Robot folds itself up, walks away
August 10, 2014
Engineers at Harvard School of Engineering and Applied Sciences (SEAS), Wyss Institute, and MIT have developed a robot that assembles itself into a complex shape in four minutes flat, then folds itself up and crawls away — all without human intervention.
The design was based on the principle of Shrinky Dinks (the classic children’s toy that shrinks a plastic-paper composite in a rigid form when heated).
The technique can be used to “rapidly prototype electromechanical systems, build satellites that assemble themselves in space, and fabricate centimeter-scale robots,” the researches say in the journal Science.
“Imagine a ream of dozens of robotic satellites sandwiched together so that they could be sent up to space and then assemble themselves remotely once they get there,” said lead author Sam Felton, a doctoral student at SEAS. :They could take images, collect data, and more.”
The sophisticated machines can interact with the environment and automate much of the design and assembly process, the engineers say.
The method draws inspiration from self-assembly in nature, such as the way linear sequences of amino acids fold into complex proteins with sophisticated functions.
“Getting a robot to assemble itself autonomously and actually perform a function has been a milestone we’ve been chasing for many years,” said senior author Robert J. Wood, Charles River Professor of Engineering and Applied Sciences at the Harvard School of Engineering and Applied Sciences (SEAS) and a core faculty member at the Wyss Institute for Biologically Inspired Engineering at Harvard.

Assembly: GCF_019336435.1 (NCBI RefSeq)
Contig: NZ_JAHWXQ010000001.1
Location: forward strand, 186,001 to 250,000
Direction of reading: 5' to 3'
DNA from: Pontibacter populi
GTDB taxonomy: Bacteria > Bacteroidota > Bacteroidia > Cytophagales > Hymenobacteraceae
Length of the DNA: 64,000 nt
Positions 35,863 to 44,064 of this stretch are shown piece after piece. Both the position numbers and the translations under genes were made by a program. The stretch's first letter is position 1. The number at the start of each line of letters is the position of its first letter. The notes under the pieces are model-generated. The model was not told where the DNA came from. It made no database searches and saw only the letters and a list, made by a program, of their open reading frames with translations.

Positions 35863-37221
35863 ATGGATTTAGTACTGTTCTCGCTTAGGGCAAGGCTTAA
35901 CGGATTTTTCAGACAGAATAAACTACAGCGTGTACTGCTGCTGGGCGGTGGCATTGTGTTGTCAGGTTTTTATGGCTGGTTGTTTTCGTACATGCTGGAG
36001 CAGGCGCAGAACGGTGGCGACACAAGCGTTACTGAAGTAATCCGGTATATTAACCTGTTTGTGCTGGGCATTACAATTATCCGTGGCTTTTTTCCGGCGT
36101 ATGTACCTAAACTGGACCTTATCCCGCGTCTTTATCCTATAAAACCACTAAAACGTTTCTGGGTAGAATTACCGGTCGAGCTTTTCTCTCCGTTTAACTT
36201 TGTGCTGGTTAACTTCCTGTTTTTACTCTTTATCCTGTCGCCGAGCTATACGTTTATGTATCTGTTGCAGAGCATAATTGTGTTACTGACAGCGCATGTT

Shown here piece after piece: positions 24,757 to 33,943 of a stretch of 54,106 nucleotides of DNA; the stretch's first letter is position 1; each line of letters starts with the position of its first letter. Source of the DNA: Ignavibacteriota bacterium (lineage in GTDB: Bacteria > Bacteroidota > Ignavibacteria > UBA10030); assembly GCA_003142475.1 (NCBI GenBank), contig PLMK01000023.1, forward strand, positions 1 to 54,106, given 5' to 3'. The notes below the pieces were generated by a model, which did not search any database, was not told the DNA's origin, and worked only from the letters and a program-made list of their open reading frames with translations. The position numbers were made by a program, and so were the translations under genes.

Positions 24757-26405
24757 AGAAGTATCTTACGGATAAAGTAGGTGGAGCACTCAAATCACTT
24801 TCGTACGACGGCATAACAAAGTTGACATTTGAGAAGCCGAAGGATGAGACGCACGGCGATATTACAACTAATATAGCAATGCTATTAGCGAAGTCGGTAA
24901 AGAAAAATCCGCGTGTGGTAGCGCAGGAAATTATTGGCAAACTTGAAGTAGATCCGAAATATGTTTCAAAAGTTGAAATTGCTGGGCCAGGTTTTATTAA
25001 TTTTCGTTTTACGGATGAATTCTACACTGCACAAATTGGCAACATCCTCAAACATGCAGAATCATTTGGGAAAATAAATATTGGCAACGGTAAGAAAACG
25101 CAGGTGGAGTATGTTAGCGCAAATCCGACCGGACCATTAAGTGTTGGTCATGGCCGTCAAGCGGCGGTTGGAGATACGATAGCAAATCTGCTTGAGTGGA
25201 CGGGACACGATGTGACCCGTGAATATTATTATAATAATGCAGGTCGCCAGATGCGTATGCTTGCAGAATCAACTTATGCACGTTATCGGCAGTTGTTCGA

The robots are the culmination of a series of advances made by the team over the last few years, including development of a printed robotic inchworm — which still required human involvement while folding itself — and a self-folding lamp that had to be turned on by a person after it assembled itself.
Harvard University | A team of engineers at Harvard and MIT have designed and built a flat-packed robot that assembles itself and walks away.
The new robot is the first that builds itself and also performs a function, all without human intervention.
“Here we created a full electromechanical system that was embedded into one flat sheet,” Felton said. The team used computer-design tools to inform the optimal design and fold pattern. After about 40 prototypes, Felton honed in on one that could fold itself up and walk away. He fabricated the sheet using a solid ink printer, a laser machine, and his hands.
The refined design took only about two hours to assemble using a method that relies on the power of origami, the ancient Japanese art whereby a single sheet of paper can be folded into complex structures. The origami-inspired approach enabled the team to avoid the traditional “nuts and bolts” approach to assembling complex machines.
The team started with a flat sheet, to which it added two motors, two batteries, and a microcontroller, which acts like the robot’s brain. The sheet was a composite of paper and Shrinky Dinks, also called polystyrene, and a flexible circuit board in the middle. It also included hinges that were programmed to fold at specific angles. Each hinge contained embedded circuits that produce heat on command from the microcontroller. The heat triggers the composite to fold itself in a series of steps.